Tamie Dehler on the history of the Dreiser family, Terre Haute Tribune-Star



In 2013, Tamie Dehler, a journalist based in Terre Haute, Indiana with expertise in genealogy, published a series of six articles in the Terre Haute Tribune-Star about the genealogy of Theodore Dreiser and his family, including many facts hitherto undiscovered.

Ms. Dehler’s articles are concise, packed with information, fascinating, and very well researched. They are groundbreaking from a biographical standpoint.

I am of the belief that any one of the three Dreiser biographers since Robert Elias, Dreiser’s first biographer, would have been very pleased to have had these articles at hand. The articles reveal a great deal, for example, about Dreiser’s siblings, whom Dreiser biographers have found difficult to trace.

The articles, all published in the Terre Haute, are attached here in the form of a downloadable PDF file. They are as follows:


October 27, 2013
“GENEALOGY: Father of Dreiser brothers was Terre Haute spinner”

November 2, 2013
“GENEALOGY: Paul Jr. was the eldest of the Dreiser children”

November 9, 2013
“GENEALOGY: Dresser’s fall in 20th century from wealthy to bankrupt”

November 17, 2013
“GENEALOGY: A little about the lives of the non-famous Dreiser children”

November. 23, 2013
“GENEALOGY: Continuing to Look at records of Dreiser siblings”

November 30, 2013
“GENEALOGY: Theodore Dreiser born in 1871 in Terre Haute”




Dreiser family, Tribune Star



The articles are posted courtesy of the Tribune-Star Publishing Company, Terre Haute, Indiana.



— Roger W. Smith

“George Ade Absolves Dreiser”




On September 7, 1926, the New York Herald Tribune printed a story concerning alleged plagiarism by Dreiser, including plagiarism in writing Sister Carrie whereby Dreiser lifted a story by George Ade.

Ade’s reply to these charges, the text of which follows below, was printed in the Herald Tribune of September 9, 1926: “George Ade Absolves Dreiser Of Lifting His ‘Swift Worker’ ”


— Roger W. Smith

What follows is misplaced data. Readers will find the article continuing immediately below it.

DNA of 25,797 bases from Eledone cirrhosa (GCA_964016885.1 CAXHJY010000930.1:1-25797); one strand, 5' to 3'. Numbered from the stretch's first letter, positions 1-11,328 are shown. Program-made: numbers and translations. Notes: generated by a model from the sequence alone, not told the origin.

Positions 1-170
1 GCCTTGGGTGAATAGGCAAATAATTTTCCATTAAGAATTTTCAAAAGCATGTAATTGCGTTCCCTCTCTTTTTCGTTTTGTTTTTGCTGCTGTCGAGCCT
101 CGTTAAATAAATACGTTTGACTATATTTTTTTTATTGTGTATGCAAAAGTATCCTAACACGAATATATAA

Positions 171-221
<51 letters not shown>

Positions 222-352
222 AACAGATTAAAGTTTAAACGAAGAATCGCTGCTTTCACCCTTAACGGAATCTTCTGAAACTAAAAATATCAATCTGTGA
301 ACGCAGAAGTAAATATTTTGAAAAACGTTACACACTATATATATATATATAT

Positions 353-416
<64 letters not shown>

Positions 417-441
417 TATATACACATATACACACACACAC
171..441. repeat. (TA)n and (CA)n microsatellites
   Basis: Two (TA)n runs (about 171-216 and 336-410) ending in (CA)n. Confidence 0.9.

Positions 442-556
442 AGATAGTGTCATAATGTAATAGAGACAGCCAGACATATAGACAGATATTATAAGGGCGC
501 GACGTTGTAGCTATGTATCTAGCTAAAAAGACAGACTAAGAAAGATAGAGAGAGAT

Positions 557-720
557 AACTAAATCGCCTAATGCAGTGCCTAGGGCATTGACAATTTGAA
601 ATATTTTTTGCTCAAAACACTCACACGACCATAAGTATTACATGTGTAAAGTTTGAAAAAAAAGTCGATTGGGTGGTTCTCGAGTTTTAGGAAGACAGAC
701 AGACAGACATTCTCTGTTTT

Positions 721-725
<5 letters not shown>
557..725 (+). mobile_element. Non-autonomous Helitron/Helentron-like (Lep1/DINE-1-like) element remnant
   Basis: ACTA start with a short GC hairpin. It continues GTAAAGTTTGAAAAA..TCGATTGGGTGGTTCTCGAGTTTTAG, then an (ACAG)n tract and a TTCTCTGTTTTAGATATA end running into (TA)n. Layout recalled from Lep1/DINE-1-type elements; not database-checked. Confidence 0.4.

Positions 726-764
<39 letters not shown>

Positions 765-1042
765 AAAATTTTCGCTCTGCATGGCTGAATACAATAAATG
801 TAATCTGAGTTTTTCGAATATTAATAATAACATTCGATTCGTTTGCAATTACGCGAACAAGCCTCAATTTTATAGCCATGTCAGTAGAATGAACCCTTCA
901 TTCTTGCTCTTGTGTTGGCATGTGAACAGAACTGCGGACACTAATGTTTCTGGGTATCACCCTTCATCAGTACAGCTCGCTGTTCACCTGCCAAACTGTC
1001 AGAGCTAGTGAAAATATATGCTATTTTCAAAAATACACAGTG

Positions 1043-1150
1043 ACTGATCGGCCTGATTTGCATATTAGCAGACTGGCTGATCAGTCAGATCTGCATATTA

You have asked if Theodore Dreiser in his novel ‘Sister Carrie’ incorporated in one of his early chapters part of a story which I had written for ‘The Chicago Record.’ Before I reply to your inquiry let it be understood that I am simply complying with your request. To get back. I am not stirring up any charge against Mr. Dreiser, not after all these years. Along about 1898 I wrote for ‘The Record’ a story in fable form called The Two Mandolin Players and the Willing Performer.

In that story I had a character shown as cousin Gus from St. Paul. He was of the type then known as a swift worker. Probably we would call him a sheik today, seeing that we have made such a tremendous advance in recent years. In my little story I detailed the tactics which would be employed by Gus if he spotted a good looker on the train between St. Paul and Chicago.

When the very large and important novel called Sister Carrie came out I read it, and I was much amused to discover that Theodore Dreiser had incorporated in a description of one of his important characters the word picture of Cousin Gus which I had outlined in my newspaper story and which later appeared in a volume called ‘Fables in Slang.’ It is true that for a few paragraphs Mr. Dreiser’s copy for the book tallied very closely with my copy for the little story. When I discovered the resemblance I was not horrified or indignant. I was simply flattered. It warmed me to discover that Mr. Dreiser has found my description suitable for the clothing of one of his characters. Many people came to me and called my attention to the fact that a portion of my little fable had been found imbedded in the very large novel of Mr. Dreiser.

I figured that he had read my fable was about like his character in the novel and that he absorbed the description and used it without any intent of taking something which belonged to someone else. Most certainly I do not accuse Mr. Dreiser of plagiarism even by implication or in a spirit of pleasantry. I have a genuine admiration for him. To me he is a very large and commanding figure in American letters. While some of us have been building chicken coops, or, possibly, bungalows, Mr. Dreiser has been erecting skyscrapers. He makes the three-decker novel look like a pamphlet. He is the only writer on our list who has the courage and the patience and the painstaking qualities of observation to get all of the one _____ [illegible word] into the story.

Theodore Dreiser was born in Indiana and the Hoosiers are very proud of him. I knew rather intimately his brother, Paul, who wrote many popular songs and one highly esteemed here at home, ‘The Banks of the Wabash.’ I was active in planning a memorial to Paul to be placed on the banks of the Wabash down near his old home. While we were planning the memorial I had some correspondence with Theodore Dreiser. I am rather sorry that some one has reminded the Herald Tribune, of which I an constant reader and regular subscriber, that Mr. Dreiser got into his novel something which I read like something written by one before his novel came out.